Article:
• Open Access

Home safety assessment in the prevention of falls among older people

Authors


Senior Research Officer, Healthy Ageing Unit, Department of Social and Preventive Medicine, University of Queensland Medical School, Herston, Queensland 4006. Fax: (07) 3365 5442; e-mail: n.peel@spmed.uq.edu.au

Abstract

Objective:Home safety assessment was examined as part of a randomised trial of falls prevention interventions among older community dwellers.

Method:Falls prevention strategies, including education and awareness-raising, exercise, home modifications and medical assessment, were trialled with 252 members of the National Seniors Association. Falls outcomes were monitored using a daily calendar diary during intervention and follow-up periods.

Results:The home assessment group was significantly more likely to modify their home environment than the controls (p<0.0001). Participants, regardless of group allocation, reported a significant reduction in concern about falling (p<0.0001). During the intervention, the home assessment group had lower incidence rates for falls and injuries than the control group, although differences were not significant. The lowered rates were sustained post-intervention.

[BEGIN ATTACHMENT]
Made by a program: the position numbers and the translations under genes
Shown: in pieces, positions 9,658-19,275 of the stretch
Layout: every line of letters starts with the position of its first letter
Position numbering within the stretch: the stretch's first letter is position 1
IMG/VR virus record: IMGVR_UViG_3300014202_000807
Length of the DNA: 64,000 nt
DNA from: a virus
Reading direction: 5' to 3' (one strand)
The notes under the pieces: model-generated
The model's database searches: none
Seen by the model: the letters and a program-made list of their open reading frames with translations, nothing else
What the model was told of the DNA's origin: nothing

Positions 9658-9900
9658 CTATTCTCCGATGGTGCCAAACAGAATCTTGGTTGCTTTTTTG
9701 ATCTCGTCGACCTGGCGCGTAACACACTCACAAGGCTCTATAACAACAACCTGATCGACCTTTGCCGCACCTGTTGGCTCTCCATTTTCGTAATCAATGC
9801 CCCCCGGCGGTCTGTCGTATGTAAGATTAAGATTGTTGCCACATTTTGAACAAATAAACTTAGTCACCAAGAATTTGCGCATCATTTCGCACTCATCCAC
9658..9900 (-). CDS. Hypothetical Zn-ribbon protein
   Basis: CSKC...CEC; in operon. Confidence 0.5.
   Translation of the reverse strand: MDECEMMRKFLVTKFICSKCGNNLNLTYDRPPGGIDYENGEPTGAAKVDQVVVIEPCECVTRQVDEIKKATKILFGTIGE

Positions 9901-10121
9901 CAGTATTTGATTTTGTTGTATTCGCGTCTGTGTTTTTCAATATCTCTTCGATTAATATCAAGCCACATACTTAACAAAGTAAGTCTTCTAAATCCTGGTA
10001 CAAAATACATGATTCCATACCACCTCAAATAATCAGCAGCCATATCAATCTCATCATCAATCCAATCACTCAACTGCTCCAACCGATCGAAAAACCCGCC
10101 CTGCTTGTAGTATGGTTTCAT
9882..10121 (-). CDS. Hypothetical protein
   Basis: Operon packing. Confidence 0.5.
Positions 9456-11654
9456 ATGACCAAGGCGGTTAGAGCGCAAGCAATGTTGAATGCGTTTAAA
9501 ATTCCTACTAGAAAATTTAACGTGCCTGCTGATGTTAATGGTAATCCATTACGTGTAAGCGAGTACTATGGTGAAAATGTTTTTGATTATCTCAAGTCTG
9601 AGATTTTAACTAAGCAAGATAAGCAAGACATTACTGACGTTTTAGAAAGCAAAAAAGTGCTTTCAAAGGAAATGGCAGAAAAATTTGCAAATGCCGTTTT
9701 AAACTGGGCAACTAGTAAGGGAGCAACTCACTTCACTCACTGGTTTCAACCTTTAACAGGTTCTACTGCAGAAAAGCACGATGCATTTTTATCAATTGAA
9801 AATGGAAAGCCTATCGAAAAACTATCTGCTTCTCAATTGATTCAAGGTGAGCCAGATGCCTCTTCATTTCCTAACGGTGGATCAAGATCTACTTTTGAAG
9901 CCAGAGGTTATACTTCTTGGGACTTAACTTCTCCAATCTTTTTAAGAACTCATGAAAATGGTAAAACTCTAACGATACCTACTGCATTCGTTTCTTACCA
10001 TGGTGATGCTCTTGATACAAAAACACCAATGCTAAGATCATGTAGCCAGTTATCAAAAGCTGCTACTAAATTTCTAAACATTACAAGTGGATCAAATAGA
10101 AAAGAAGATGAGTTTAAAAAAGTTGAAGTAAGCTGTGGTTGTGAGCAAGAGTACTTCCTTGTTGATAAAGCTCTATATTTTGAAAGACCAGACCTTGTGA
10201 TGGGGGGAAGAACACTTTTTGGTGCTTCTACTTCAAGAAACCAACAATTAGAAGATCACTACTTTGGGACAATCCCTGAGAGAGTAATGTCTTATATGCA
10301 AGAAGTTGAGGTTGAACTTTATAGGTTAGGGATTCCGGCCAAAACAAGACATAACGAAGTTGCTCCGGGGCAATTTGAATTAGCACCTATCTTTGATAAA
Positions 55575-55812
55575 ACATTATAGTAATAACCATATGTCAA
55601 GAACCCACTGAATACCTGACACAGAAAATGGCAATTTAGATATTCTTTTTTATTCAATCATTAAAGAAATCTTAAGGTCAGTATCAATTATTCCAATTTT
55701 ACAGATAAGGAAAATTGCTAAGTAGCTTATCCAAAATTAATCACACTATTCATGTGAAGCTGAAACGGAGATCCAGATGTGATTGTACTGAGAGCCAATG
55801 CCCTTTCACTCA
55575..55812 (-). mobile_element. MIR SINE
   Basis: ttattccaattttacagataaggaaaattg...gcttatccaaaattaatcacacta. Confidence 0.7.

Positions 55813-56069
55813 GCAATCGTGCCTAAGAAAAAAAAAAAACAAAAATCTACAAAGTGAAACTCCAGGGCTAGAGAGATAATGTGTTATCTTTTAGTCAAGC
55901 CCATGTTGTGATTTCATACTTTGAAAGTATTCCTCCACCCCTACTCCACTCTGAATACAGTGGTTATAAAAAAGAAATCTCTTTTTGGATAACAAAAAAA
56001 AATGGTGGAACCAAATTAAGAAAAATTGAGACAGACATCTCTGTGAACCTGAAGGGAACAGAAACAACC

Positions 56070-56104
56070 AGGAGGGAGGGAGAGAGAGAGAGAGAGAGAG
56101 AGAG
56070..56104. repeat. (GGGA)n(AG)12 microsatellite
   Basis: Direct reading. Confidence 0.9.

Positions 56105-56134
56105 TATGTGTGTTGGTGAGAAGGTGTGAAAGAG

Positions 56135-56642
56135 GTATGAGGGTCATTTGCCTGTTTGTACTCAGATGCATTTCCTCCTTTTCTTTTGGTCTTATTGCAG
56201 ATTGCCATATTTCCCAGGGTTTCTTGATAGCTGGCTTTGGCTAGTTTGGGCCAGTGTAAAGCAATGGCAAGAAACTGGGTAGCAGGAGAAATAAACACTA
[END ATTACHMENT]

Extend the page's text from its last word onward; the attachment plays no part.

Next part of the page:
Conclusions:While the effect on falls incidence of a home safety intervention on its own could not be demonstrated, other benefits, including improved confidence attributable to awareness of such falls prevention measures, were recorded.

Implication:The null effects of home modifications on falls prevention in this study may indicate that the program is more appropriate for the frail aged.

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